The ambulance and the detectives from the local squad arrived. The EMTs from the FDNY skillfully loaded Neuschotz into the vehicle, and after informing the detectives where they were taking him, moved out quickly, lights flashing, and siren whooping. As the ambulance left the area, Viola playfully poked Jeremy in the ribs and said, “Fuckin’ Stanley ain’t gonna be spittin’ at any of us cops anymore for a long, long time, is he?”

Jeremy grinned and said, “No, he ain’t, partner. Not for a long fuckin’ time. I wonder who did it.”

“No idea,” she said, “but the dicks are sure looking at a lot of suspects. Around 35,000, if you get my drift.”

“And they all wear the same dark blue suit, with brass buttons down the middle,” Jeremy said, both in agreement and disbelief at their conclusion.

Cindy, who had been detained for over two hours of interviews, did make it back to Janet’s apartment on West 76th Street in time for lunch and told her in great detail of her grisly discovery, concluding with the question, “Jan, why would somebody mutilate someone like that?”

“Either for revenge for something he did, or to send someone else a message. Or maybe both.”

“I’m not following you.”

“If his lips and part of his tongue were removed, he certainly can’t speak anymore. Maybe he insulted or lied about someone once too often. Hey, it’s New York; maybe somebody did it just for kicks.”

“That’s awful, Jan. Why do you stay here?”

“I’m an optimist. I hope the city comes back to what it once was. Maybe another Rudy Giuliani will ride into town and clean things up.”

“For your sake, I hope so, too,” Cindy said. “How about some shopping and sightseeing after lunch? I only have two days left here.”

“We will do that, and maybe take a stroll through the park on this beautiful spring day.”

“Uh, I’m not so sure about that.”

“Don’t worry Cindy, the cops usually find, and remove, all the previous night’s murder victims by noon at the latest. Only the partially dead, homeless, and terminally insane remain.”

“Very funny, but I wonder if we’ll find out what the story was on the one I found.”

“It will be all over the evening news and tomorrow morning’s papers for sure. We should be home by then to check it out.”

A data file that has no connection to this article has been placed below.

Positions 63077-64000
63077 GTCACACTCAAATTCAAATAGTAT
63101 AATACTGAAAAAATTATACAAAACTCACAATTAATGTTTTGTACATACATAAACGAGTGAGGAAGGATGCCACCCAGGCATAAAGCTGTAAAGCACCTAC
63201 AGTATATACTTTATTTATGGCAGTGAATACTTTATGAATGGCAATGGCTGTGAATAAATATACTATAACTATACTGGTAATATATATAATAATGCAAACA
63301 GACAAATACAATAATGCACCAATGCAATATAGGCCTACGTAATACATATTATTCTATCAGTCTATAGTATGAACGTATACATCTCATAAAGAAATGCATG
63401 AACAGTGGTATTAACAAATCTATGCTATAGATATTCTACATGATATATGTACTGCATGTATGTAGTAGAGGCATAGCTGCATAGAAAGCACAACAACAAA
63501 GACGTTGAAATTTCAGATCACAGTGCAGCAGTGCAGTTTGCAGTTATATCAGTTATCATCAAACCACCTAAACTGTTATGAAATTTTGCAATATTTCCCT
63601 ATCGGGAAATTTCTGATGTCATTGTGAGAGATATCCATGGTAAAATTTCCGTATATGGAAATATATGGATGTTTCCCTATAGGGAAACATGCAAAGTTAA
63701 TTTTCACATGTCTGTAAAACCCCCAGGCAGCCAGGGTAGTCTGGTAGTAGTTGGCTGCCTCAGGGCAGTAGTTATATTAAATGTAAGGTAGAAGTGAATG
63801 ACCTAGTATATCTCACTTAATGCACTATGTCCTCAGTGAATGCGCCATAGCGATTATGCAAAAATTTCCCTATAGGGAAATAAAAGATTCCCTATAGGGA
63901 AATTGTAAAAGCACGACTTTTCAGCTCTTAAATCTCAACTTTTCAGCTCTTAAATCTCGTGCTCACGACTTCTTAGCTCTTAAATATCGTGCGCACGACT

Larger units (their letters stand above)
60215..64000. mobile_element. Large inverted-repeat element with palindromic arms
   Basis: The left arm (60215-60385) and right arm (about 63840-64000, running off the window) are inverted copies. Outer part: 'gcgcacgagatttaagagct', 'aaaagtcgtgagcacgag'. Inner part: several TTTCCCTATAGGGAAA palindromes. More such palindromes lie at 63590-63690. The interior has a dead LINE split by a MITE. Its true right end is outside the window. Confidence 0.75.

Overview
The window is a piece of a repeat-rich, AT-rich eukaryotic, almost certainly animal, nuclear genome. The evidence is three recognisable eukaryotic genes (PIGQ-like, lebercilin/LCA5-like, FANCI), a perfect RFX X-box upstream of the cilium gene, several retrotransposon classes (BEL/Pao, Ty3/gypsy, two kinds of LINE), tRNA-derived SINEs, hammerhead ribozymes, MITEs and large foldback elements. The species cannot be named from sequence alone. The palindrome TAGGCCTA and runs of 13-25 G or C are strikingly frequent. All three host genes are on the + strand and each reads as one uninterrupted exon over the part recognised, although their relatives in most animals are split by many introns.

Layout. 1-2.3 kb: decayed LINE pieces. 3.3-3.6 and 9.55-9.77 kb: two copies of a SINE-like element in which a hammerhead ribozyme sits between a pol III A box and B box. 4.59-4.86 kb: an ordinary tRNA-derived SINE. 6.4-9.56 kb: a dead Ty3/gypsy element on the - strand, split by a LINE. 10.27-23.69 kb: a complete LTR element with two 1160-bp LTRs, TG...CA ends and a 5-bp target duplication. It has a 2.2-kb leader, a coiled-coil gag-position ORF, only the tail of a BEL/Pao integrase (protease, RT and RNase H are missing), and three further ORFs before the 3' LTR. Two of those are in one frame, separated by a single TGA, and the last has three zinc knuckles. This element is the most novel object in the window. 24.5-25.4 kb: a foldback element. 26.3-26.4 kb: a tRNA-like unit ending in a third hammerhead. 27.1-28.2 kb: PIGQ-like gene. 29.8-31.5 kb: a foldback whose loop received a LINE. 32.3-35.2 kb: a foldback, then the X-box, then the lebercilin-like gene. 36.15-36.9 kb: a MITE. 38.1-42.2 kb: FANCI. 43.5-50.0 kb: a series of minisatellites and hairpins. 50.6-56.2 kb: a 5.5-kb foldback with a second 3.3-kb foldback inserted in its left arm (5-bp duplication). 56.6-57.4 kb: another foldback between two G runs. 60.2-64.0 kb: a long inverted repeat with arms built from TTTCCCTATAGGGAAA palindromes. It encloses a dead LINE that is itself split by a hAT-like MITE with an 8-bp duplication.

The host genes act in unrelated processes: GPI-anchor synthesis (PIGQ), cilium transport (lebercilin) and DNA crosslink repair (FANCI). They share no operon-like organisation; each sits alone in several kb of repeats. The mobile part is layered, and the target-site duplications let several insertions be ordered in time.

* * *

The word of the maiming of Stanley the Serial Spitter spread quickly through the ranks of the New York Police Department and more than a few thousand tuned in to the five o’clock news that April 23rd. They were joined by Jan and Cindy who had arrived home in time to mix up a cocktail and relax on the sofa in anticipation of the details. Still in his executive office at the insurance company he worked for in midtown, Herman Garber, scotch and soda in hand, also awaited five o’clock to see if his early morning discovery was, in fact, newsworthy at all.

The anchorwoman on Channel 7 Eyewitness news explained what had happened to the young victim factually and unemotionally, mentioning that he was found and aided by a morning jogger from out of town whose name was being withheld by the NYPD.

“Thank goodness for that,” Jan said. “You don’t need the grief if the media discovers who you are.”

“Glad I’m out of here in another day,” Cindy said. “Not that I’m anxious to leave you, but–”

“I get it. Let’s hear some more about the victim.”

“The police have identified the victim as Stanley Neuschotz, male, white, age 33, from the Midwood Section of Brooklyn. Well known to the police department as The Serial Spitter, Mr. Neuschotz has had numerous arrests over the past three years for various minor offenses such as public lewdness, defecating in public, desecration of statues of public figures, breaking store windows, and spitting at police officers. This last offense was committed by Mr. Neuschotz on hundreds of occasions resulting in his being arrested fifty-seven times. However, the Manhattan and Brooklyn District Attorneys decided not to prosecute this offense anymore declaring it to be merely nothing more than protected speech, akin to yelling at someone.”